New Covid-related guidance has been issued for schools, but concerns remain things may change if harder restrictions are imposed by government.
The council’s director of children’s services Helen Budge has highlighted measures outlined by Education Scotland, including more freedom in physical education and an end to 72 hour quarantine of school books.
But her comments come after First Minister Nicola Sturgeon said she was considering the introduction of stricter measures in order to benefit from more extensive support.
The strategic framework now in operation has put Shetland in level one.
However, tougher measures could mean level four restrictions are put in place – something which would lead to senior pupils and adults having to wear face coverings, even in classrooms.
As things stand, the guidance allows for PE to be carried out indoors again.
“Generally, PE has been able to take place outside for the whole of last term,” said Mrs Budge. “But the weather is not so good now, so I welcome the fact that we can now have PE inside.”
A big issue has been the handling of jotters, and Mrs Budge welcomed that textbooks no longer have to go through three days without being handled.
Another focus has been on how classrooms are kept ventilated – not least because the changing weather makes it increasingly impractical to open windows.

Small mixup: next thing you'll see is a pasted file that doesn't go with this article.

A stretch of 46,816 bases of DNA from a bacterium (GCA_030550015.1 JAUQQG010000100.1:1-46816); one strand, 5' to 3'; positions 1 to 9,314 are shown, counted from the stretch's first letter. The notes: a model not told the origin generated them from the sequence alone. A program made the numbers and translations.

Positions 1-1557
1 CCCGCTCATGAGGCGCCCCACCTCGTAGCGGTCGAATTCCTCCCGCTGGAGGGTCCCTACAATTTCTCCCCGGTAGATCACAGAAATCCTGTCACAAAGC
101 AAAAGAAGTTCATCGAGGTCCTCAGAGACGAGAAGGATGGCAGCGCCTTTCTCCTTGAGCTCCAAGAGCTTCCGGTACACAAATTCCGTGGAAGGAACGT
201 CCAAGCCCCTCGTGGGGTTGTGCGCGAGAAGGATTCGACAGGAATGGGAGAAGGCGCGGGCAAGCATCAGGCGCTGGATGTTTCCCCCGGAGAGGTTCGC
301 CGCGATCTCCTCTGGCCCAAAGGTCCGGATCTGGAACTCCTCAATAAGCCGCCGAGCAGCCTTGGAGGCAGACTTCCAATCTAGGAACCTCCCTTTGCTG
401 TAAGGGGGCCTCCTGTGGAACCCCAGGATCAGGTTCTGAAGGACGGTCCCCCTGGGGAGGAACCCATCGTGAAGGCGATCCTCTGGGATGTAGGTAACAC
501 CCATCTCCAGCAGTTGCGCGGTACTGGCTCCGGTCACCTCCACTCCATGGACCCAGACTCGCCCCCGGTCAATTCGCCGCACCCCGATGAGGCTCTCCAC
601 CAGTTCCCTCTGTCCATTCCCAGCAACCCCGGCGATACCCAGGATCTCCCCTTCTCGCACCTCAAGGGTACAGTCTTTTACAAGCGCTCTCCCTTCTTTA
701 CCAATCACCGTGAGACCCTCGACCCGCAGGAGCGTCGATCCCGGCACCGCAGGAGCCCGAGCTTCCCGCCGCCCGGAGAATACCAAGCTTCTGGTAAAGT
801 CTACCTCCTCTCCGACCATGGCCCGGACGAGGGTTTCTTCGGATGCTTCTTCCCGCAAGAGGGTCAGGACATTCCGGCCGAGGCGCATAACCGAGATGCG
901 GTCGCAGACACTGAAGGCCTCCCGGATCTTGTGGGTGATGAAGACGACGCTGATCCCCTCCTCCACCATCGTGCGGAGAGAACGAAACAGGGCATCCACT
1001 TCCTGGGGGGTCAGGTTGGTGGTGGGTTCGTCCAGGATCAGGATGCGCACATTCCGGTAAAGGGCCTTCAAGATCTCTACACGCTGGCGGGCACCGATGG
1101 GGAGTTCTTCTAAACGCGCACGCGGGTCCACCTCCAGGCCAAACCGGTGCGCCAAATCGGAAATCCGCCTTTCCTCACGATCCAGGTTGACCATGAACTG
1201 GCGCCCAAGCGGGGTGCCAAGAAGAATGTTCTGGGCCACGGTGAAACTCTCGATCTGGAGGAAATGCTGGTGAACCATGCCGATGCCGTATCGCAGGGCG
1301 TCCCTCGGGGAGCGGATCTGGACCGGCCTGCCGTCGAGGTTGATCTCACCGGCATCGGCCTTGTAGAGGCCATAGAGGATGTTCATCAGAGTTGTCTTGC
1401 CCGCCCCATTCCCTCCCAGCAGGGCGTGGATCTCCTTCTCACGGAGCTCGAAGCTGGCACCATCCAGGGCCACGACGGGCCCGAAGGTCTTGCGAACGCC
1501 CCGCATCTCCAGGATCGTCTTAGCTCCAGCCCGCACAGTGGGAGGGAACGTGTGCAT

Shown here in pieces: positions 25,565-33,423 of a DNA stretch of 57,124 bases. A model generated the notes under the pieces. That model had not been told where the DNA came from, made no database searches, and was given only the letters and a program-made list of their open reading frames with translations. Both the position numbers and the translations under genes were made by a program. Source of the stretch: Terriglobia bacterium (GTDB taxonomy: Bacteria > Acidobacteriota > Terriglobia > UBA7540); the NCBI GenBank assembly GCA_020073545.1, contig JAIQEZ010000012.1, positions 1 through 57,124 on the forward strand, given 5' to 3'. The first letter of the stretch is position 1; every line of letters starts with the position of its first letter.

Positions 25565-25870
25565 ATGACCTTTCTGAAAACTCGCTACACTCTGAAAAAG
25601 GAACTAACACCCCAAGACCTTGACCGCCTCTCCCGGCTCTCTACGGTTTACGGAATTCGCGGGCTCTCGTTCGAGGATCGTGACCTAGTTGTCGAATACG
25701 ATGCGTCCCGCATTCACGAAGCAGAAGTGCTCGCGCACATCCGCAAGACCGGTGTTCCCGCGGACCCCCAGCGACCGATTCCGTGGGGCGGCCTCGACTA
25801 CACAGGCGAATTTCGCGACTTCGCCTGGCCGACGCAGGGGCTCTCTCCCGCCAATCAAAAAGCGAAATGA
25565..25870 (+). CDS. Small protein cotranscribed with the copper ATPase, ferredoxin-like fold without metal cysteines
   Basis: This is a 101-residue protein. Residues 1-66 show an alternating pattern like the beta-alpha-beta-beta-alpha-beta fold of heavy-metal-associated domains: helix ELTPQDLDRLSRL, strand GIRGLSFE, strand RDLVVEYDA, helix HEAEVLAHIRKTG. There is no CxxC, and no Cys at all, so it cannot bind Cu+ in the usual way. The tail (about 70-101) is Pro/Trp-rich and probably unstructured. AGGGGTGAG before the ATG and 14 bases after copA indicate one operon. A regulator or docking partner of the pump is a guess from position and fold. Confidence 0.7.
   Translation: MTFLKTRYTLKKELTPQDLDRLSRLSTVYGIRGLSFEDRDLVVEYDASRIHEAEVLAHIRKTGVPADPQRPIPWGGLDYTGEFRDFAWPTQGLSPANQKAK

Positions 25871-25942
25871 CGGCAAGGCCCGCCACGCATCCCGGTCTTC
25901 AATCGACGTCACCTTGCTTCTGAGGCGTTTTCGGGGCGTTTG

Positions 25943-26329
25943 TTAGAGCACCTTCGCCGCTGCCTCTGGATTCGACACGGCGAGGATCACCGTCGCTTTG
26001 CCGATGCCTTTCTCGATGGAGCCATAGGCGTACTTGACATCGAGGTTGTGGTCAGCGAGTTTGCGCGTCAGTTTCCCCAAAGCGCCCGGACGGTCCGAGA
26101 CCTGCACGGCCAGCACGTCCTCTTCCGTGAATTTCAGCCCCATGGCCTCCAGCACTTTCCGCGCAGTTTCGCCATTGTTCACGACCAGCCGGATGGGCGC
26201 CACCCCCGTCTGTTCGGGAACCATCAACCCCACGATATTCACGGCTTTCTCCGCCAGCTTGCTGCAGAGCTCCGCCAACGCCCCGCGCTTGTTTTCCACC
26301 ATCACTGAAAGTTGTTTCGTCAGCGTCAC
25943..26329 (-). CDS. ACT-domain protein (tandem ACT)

“We’re looking very closely at how we keep the air flowing through the classroom, but also making sure that we keep bairns warm.”
Mrs Budge said there had previously been an expectation that some windows would be kept open.
“Now, it’s about being pragmatic.”
As already reported, parents and other visitors to schools are being asked to wear face coverings at pick up and drop off times.
In music, a ban on singing remains, except in early years.
So far, only one coronavirus case has been reported in an isles school – when a Whiteness primary pupil tested positive in September.
Mrs Budge said she was “very impressed” by the response to that case, and insisted schools were fully prepared should they be at the centre of any more cases, with remote learning ready for implementation.
Mrs Budge said she had “never” seen the speed at which things are changing.
“It’s fascinating because you get information and guidance that comes out and it’s the speed of expected implementation.
“The staff are brilliant. Every time we have met the target – we have implemented the guidance, we have ensured our staff and bairns remain safe. But I have never had to work at this speed or at this volume of change.”